William A. Johnson, P.A. William A. Johnson, P.A.
Probate And Elder Law Services In Brevard County
Free Consultation: 321-426-1865

Will requirements in Florida

Whether you have lived in Florida your entire life or moved here to enjoy your retirement, you need to take the time to ensure that you have a valid estate plan. This provides your heirs the legal basis for passing out your assets in a manner consistent with your wishes. It takes the guesswork out of who gets what. You may find that you can rest a bit easier at night knowing that you have everything planned.

In order to be considered legally valid in this state, your will has to meet certain requirements. Any will that doesn't can be considered invalid by the court, which means your estate would be passed out based on the intestate laws here.

Your will must be written

Florida doesn't recognize verbal wills. This means that you must take the time to get a written will together. While it is possible to handwrite your will, doing this could open it up to being challenged. Holographic wills, which are handwritten notes jotted down, aren't recognized in this state. The exception is if the will is properly executed and written in your own handwriting. In that case, the will would be recognized, but there could be some question about whether it is in your handwriting.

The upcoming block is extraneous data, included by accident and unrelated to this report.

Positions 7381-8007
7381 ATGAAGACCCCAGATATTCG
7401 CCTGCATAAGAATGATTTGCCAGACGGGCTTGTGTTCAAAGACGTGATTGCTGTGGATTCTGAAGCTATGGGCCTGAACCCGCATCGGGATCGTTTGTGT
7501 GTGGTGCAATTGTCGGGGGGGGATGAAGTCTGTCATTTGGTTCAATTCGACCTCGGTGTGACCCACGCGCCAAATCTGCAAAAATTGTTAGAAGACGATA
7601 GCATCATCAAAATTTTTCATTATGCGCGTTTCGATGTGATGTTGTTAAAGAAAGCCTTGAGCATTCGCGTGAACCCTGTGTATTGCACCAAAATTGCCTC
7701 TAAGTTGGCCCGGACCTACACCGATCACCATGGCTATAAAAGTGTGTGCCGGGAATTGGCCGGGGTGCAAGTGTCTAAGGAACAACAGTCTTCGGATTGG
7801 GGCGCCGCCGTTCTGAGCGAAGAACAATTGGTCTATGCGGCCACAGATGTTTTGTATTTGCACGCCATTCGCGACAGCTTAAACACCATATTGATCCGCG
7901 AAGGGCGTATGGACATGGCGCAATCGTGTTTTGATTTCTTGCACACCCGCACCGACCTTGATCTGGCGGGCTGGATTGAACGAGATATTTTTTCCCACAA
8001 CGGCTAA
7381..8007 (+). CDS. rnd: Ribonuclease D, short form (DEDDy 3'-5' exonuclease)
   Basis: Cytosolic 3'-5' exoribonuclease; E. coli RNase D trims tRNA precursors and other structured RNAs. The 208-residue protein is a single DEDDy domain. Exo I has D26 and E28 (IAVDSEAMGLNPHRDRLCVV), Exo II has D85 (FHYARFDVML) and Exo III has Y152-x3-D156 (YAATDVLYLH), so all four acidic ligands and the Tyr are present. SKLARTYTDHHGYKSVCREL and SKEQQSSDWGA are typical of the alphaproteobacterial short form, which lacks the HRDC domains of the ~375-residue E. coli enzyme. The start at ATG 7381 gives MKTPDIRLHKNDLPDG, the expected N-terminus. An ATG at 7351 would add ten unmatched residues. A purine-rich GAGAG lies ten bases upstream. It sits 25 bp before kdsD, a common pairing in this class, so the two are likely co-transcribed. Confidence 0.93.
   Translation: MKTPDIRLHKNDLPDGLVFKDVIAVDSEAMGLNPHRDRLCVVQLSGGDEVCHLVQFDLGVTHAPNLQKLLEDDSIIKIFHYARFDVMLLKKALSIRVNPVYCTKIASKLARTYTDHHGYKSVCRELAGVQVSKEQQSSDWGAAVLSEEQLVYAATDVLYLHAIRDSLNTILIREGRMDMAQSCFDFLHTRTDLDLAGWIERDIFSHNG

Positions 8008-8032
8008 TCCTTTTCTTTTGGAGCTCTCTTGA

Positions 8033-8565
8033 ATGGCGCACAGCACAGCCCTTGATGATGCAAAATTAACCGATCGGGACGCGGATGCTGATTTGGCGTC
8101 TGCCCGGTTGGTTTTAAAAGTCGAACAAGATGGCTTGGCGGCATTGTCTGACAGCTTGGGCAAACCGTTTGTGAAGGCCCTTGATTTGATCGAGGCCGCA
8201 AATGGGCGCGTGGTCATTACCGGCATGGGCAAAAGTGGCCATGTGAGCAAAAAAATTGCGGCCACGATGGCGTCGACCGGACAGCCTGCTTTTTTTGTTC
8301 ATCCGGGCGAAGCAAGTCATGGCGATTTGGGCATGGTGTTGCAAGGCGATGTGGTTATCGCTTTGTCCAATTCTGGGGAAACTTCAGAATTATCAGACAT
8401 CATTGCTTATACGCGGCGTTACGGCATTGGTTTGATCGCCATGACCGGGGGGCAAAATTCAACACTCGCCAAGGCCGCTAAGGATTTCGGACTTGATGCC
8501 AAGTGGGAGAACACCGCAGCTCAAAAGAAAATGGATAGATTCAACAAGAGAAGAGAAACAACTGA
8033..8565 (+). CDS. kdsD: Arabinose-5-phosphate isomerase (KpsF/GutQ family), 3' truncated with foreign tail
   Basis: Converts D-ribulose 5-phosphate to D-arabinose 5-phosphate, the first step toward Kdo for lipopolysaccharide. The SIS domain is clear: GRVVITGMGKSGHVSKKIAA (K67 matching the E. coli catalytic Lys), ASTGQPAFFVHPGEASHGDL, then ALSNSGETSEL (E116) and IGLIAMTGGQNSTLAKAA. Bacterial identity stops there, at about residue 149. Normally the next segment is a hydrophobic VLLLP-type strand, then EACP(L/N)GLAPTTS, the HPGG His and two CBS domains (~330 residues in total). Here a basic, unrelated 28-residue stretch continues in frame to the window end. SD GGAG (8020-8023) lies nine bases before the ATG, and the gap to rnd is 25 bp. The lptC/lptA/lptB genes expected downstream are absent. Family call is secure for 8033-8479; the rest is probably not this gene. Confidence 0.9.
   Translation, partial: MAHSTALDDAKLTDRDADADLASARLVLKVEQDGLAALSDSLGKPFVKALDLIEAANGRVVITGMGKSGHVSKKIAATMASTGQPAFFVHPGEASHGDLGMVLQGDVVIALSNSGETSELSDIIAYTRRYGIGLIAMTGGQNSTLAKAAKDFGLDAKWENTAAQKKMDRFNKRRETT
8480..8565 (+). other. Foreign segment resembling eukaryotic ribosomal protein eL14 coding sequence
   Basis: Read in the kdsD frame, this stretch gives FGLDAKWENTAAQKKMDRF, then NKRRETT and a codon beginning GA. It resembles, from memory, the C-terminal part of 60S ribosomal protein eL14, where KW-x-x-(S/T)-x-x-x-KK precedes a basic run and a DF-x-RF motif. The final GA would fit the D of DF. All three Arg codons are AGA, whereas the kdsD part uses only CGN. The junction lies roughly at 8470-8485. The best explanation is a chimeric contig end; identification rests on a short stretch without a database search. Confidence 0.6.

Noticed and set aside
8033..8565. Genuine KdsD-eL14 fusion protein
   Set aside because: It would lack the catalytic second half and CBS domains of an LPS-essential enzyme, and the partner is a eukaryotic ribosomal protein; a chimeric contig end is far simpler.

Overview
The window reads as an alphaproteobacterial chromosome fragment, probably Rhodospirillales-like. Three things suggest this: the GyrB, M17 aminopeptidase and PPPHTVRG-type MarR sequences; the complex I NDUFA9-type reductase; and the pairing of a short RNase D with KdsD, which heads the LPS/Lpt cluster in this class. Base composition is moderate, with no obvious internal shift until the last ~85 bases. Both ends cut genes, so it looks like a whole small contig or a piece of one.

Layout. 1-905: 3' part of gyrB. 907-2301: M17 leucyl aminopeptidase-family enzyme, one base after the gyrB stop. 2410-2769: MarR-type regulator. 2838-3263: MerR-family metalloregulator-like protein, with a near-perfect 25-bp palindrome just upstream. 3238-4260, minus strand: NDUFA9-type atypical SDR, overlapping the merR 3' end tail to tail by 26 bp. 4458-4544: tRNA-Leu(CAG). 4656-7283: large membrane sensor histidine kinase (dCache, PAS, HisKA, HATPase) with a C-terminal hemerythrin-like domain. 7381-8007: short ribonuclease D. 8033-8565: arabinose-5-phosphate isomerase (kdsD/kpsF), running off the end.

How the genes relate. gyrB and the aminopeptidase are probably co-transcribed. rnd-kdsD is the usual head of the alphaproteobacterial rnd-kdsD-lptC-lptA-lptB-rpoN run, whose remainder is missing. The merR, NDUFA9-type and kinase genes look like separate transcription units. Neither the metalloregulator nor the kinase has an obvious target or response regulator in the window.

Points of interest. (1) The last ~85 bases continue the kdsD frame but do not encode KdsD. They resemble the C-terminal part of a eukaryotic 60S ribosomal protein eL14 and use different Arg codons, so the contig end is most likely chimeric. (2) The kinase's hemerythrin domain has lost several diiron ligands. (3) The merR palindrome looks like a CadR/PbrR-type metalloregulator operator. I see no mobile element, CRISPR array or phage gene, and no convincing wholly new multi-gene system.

You must meet specific requirements

In order to write a legal will here, you must be either an emancipated minor or at least 18 years old. You must also be of sound mind. This means that you must understand what your will means and the impacts of your decisions. This is one reason why it is imperative for you to write one out right away. You never know what will happen that could make you unable to meet the "sound mind" requirement.

The will must be witnessed

You need to have two witnesses sign your will. They must both be present at the same time with you. Everyone needs to sign the will at this point. You should choose two individuals who don't have any interest in the contents of the document, such as close friends who aren't included in the will.

Remember that your will is only one part of your estate plan. You can use trusts to distribute assets, which might be a good option, especially if you have special circumstances to consider. One example is if you need to care for a person who is receiving need-based assistance. You can also include powers of attorney and other similar documents in your estate plan.

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William A. Johnson, P.A.
140 Interlachen Road, Suite B
Melbourne, FL 32940

Phone: 321-426-1865
Fax: 321-242-8417
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